Google is the sponsor of $30 Million in prizes, the biggest part of which is to be given to the first private venture to send a robotic mission to the moon and also transmit a video “mooncast” back Earth – or at least the Internet. The prize will be the Google Lunar X PRIZE (I like how they call it “Moon 2.0”) and is being run by the X PRIZE Foundation. The prize was announced today at the Wired Nextfest in Los Angeles, California. Also, check out the new Google page about it. Here is a short excerpt from the announcement made by Google and the X PRIZE Foundation (with Bob Weiss, Peter Diamandis, Larry Page, and Astronaut Buzz Aldrin):
Here is an excerpt from the press release:
…Private companies from around the world will compete to land a privately funded robotic rover on the Moon that is capable of completing several mission objectives, including roaming the lunar surface for at least 500 meters and sending video, images and data back to the Earth. The Google Lunar X PRIZE is an unprecedented international competition that will challenge and inspire engineers and entrepreneurs from around the world to develop low-cost methods of robotic space exploration. The X PRIZE Foundation, best known for the $10 million Ansari X PRIZE for private suborbital spaceflight, is an educational nonprofit prize organization whose goal is to bring about radical breakthroughs to solve some of the greatest challenges facing the world today.
“The Google Lunar X PRIZE calls on entrepreneurs, engineers and visionaries from around the world to return us to the lunar surface and explore this environment for the benefit of all humanity,” said Dr. Peter H. Diamandis, Chairman and CEO of the X PRIZE Foundation. “We are confident that teams from around the world will help develop new robotic and virtual presence technology, which will dramatically reduce the cost of space exploration.”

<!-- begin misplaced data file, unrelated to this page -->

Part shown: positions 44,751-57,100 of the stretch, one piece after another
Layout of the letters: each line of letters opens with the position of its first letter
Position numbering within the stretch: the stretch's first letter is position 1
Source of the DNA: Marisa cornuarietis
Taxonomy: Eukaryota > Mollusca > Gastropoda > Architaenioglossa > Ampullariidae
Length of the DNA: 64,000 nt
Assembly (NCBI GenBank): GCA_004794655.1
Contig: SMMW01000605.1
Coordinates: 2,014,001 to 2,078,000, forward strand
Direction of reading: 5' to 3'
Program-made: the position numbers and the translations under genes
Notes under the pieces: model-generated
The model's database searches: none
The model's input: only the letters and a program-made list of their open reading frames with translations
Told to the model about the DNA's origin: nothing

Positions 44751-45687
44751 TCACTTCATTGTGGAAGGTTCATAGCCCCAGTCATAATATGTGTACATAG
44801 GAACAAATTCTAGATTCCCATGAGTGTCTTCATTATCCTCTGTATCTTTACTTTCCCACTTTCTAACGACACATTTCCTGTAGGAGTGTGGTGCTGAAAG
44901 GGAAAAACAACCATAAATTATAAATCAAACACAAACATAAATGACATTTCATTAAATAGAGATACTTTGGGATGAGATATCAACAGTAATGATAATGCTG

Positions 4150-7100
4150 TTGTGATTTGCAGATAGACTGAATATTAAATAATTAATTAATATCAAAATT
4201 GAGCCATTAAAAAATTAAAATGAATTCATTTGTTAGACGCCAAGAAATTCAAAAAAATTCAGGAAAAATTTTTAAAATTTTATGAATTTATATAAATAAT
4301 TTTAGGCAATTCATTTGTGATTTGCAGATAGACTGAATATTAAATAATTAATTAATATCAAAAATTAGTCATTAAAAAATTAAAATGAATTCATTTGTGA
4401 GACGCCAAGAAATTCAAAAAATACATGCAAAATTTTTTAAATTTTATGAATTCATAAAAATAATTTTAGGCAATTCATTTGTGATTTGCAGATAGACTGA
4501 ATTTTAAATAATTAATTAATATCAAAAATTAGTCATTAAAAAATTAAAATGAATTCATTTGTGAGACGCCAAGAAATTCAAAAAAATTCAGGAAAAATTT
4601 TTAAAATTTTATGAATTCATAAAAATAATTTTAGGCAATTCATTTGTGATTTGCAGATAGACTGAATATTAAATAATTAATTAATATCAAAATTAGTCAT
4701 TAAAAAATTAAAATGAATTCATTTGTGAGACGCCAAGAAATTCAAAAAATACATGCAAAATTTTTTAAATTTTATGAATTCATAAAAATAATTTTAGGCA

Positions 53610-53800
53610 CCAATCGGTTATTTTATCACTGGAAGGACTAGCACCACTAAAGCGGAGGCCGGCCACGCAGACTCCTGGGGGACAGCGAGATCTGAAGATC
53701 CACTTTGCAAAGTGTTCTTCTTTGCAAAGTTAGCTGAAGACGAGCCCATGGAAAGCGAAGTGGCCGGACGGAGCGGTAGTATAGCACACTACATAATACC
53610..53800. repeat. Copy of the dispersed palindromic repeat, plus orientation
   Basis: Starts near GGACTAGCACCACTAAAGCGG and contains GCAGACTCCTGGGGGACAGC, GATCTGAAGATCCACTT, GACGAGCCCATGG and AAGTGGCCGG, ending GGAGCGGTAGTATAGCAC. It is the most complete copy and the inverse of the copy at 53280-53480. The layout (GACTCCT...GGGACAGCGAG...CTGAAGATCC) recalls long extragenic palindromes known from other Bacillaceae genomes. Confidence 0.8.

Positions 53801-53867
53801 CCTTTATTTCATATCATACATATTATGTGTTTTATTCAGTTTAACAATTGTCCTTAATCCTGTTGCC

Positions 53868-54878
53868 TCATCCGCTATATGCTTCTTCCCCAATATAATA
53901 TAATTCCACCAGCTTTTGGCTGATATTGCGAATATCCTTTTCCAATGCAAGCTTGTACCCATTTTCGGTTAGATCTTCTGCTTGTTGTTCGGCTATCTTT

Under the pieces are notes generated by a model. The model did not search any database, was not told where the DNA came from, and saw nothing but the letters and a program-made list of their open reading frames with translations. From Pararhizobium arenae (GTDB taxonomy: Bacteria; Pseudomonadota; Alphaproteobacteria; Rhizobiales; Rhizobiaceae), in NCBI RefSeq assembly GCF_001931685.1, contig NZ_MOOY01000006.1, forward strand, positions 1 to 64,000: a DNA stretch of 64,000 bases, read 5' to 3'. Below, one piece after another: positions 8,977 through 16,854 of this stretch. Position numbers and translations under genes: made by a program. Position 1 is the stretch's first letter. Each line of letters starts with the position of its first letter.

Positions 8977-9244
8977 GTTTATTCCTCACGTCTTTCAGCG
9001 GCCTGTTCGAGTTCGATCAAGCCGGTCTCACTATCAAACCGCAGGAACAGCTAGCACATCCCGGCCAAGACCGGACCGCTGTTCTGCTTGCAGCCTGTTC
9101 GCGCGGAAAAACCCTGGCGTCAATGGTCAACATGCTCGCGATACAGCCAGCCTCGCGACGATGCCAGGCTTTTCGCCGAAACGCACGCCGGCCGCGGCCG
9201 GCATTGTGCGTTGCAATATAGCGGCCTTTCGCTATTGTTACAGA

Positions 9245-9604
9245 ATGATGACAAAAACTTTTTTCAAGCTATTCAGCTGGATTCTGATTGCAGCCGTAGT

A little background here: The X PRIZE Foundation, which was founded by my long-time friend Peter Diamandis (Peter and I started SEDS together in our college days), was created to help stimulate interest in space travel. It was modeled on the concept started by the Orteig prize which stimulated aviation when the Spirit of St. Louis flown by Charles Lindberg crossed the Atlantic to win the prize. The first Ansari X PRIZE was the one which prompted Burt Rutan to build Space Ship One and win that $10 Million dollar prize to privately launch a man into space. This new prize is doubly-exciting because it involves not only a bigger prize and a very interesting objective, but also because Google is the sponsor!
Google Earth Angle
Now maybe Google will produce a new version of Google Earth to show the moon. You can get a taste of what it might be like from this moon image overlay which will turn Google Earth into the moon. This is not a high resolution image, it’s only suitable for viewing at a distance. Deselect the “View->Atmosphere” menu item (since the moon has no atmosphere). You can add some interesting lunar placemarks that a Google Earth Community member named ‘Withaar’ posted to go with a moon overlay like this (load both files).
Maybe Google will create a real Google Moon (I mean in the 3D sense like Google Earth) now that there’s going to be greater interest in going there? Maybe we’ll be able to control our own lunar robot rovers from Google Moon someday? Meanwhile, check out the 2D Google Moon here.
Make sure to visit the Google Lunar X PRIZE web site for all kinds of other details. Things like a store, educational videos, and interesting background information for why they are doing this. I especially like this video showing the relative scale of the Earth and Moon.
About Frank Taylor
Frank Taylor started the Google Earth Blog in July, 2005 shortly after Google Earth was first released. He has worked with 3D computer graphics and VR for many years and was very impressed with this exciting product. Frank completed a 5.5 year circumnavigation of the earth by sailboat in June 2015 which you can read about at Tahina Expedition, and is a licensed pilot, backpacker, diver, and photographer.
Well they are working on it…
From the FAQ for the relaunched and much improved (but apparently now cheese free) Google Moon at http://www.google.com/moon/about.html
3. Can I see the Moon data using the Google Earth client?
Not yet, but we’re working on it.
Paul Gilster says
Frank, what an inspiring idea! We’ve all seen how energized the commercial space sector has become, and getting a private lunar mission into gear is one more step in reinvigorating the entire space effort. I applaud the thinking that went into this one.
This is a really cool idea. I really hope that this contest sparks more interest in another future manned mission to the moon. I hope this takes off well.
seeing moon is a great .
The Martian skin was hot.